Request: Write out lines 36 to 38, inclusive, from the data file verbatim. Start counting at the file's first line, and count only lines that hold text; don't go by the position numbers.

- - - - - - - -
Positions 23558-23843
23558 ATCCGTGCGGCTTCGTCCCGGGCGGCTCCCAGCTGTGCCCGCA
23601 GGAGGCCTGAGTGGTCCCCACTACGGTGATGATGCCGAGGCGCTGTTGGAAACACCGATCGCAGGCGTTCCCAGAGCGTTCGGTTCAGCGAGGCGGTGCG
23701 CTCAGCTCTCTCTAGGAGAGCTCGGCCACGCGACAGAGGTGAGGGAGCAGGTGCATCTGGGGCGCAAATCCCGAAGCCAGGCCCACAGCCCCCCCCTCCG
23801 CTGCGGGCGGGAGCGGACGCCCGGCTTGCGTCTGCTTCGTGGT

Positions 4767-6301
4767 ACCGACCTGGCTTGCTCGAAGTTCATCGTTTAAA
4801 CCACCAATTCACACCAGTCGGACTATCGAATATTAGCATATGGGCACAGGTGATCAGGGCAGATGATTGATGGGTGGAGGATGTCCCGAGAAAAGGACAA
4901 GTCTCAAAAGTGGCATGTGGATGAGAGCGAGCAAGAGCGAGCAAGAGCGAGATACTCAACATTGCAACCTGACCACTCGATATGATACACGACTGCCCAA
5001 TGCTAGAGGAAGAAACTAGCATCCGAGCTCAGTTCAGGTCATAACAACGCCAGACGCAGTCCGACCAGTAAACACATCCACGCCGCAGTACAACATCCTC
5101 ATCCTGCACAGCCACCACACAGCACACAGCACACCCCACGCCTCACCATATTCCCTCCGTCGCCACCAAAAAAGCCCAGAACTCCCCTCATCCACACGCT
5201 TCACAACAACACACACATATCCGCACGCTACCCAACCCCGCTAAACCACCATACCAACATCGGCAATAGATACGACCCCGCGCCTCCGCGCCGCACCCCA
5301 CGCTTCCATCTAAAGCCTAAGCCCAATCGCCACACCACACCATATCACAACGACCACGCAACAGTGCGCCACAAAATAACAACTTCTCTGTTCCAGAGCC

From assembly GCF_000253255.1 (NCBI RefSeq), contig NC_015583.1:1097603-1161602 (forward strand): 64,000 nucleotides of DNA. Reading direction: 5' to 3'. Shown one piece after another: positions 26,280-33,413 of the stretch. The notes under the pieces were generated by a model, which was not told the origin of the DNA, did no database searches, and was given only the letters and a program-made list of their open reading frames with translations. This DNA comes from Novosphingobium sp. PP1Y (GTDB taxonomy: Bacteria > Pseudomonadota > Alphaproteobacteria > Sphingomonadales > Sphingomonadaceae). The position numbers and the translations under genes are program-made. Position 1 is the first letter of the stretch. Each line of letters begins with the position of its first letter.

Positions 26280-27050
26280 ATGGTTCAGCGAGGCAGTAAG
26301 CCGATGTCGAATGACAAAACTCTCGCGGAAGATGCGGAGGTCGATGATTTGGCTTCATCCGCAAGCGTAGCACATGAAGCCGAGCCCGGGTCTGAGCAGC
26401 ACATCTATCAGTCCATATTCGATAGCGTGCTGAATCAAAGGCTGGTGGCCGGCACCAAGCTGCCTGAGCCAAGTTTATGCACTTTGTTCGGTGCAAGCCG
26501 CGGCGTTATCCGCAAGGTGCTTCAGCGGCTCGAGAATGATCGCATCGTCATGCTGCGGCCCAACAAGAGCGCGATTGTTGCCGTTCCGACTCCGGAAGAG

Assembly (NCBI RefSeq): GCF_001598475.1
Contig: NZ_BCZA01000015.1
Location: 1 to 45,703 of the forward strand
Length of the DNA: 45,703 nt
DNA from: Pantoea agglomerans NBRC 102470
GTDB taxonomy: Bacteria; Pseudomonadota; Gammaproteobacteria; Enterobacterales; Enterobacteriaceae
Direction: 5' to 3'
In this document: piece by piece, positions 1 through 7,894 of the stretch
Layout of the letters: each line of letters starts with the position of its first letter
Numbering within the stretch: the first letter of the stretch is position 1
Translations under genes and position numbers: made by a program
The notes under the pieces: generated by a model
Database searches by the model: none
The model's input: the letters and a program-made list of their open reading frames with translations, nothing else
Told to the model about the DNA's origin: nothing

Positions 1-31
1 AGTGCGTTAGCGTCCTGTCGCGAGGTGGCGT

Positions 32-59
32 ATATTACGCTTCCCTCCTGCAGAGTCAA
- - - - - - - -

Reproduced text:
1 AGTGCGTTAGCGTCCTGTCGCGAGGTGGCGT

Positions 32-59
32 ATATTACGCTTCCCTCCTGCAGAGTCAA